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Sub-metering

LCS publishes an ongoing series about decision making. Below you’ll find a quick rundown on sub-metering, what it is, how it works, and the benefits it provides to building owners, operators, and tenants.

As a building owner/property manager in the affordable housing arena, your options for costing tenant power consumption are limited. Most times, you pay for the power consumption of your tenants by including it in the cost of their regulated rent; however, studies show that when utilities consumption is factored into rent as a “hidden” cost, tenants are largely unaware of their personal usage (IE: leaving lights and appliances on, among other undesirable behaviors), elevating power costs, and costing you money.

Sub-metering allows you to transfer the cost of energy to the tenant, while saving you money, even in the face of regulated utility allowances.

Let’s begin with a bit of napkin math: your tenant’s monthly income is $1,000, and regulations stipulate that only 30% of that income is allowable rent. That’s $300/mo. in rent. Let’s say your tenants use $75/mo. in electricity, making your net collection $225. With sub-meters installed, and having transferred the cost of energy to the tenant, you reduce rent to $250/mo., in accordance with utility allowance regulations. You’re now saving $25/mo. in energy expenditures. In addition, with the tenants now responsible for their own, exact usage, studies prove that overall consumption goes down (up to 30% less).

How do you sub-meter?

Sub-metering is the practice of installing third party meters after a main utility company meter to track individual units’, systems’, or buildings’ energy usage. The concept has been around since the 1920’s, but technology has only allowed this to become common practice beginning in the late 1980’s.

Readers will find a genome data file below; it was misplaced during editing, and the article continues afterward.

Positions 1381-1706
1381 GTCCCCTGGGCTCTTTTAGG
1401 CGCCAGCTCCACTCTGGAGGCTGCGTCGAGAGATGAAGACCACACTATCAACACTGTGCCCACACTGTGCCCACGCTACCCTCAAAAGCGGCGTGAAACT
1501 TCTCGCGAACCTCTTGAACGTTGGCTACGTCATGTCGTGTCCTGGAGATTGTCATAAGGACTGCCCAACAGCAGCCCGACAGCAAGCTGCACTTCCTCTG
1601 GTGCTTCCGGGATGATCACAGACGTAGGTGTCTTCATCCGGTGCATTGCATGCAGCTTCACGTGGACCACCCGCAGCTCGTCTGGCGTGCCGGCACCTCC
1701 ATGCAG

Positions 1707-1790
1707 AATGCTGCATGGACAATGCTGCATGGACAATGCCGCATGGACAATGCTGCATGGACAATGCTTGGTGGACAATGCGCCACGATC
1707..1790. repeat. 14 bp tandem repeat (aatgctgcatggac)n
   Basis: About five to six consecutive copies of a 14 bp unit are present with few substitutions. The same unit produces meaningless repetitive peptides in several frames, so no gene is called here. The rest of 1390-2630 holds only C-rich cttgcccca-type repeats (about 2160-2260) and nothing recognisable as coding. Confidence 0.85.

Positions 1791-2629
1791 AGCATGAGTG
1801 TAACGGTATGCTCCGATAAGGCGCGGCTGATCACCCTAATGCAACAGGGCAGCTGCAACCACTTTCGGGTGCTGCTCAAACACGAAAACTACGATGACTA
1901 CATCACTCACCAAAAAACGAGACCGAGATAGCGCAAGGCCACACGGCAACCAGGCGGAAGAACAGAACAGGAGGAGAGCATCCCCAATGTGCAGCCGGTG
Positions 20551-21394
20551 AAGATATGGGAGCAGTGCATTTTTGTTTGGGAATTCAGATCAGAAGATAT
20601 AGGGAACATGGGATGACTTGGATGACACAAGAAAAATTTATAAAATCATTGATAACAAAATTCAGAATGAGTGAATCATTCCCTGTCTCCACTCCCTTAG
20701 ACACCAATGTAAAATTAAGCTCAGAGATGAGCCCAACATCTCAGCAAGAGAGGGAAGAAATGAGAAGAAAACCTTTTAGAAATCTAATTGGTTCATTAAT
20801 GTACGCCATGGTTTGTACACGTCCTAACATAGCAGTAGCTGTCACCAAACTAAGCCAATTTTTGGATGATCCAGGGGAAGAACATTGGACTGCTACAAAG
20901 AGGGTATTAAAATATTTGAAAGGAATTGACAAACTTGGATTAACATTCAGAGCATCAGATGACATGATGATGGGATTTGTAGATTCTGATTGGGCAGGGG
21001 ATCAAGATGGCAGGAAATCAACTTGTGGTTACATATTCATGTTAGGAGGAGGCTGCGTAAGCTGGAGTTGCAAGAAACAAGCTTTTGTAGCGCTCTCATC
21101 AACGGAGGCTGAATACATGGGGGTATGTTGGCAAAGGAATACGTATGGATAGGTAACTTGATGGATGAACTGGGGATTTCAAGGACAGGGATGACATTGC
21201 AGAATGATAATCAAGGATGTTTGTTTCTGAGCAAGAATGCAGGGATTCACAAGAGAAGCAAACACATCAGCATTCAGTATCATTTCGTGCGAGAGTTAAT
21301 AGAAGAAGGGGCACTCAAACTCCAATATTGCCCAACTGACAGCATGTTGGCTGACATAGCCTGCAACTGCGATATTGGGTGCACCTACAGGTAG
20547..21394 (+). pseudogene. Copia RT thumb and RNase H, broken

With regard to transferring the cost of energy to your tenants, this means you would contract a company that specializes in this practice and consult with them to design, install, and monitor the sub-meters. This will account for each individual unit’s usage, and then billing can be broken out accordingly. It’s that easy.

There exist companies, such as Accurate Metering Products & Services, that provide all services concerned from start to finish – they design, install, monitor, and bill your tenants; and there also exist companies and contractors that provide services for only one or two steps in the process (an electrical engineer, for example, may be able to install the equipment, but they may not offer services regarding system design or monitoring). Identify what your needs are, and then contact the company or contractor who can best meet them.

What are the additional benefits of electrical sub-metering?

When end users are aware of and/or directly responsible for the cost of their energy usage, studies show that their energy consumption is drastically decreased [*]. Sub-metering can reduce your energy costs by up to 20% (and sometimes more). Sub-meters can be temporarily installed to diagnose areas of excessive energy consumption or to assess the success of energy efficiency measures.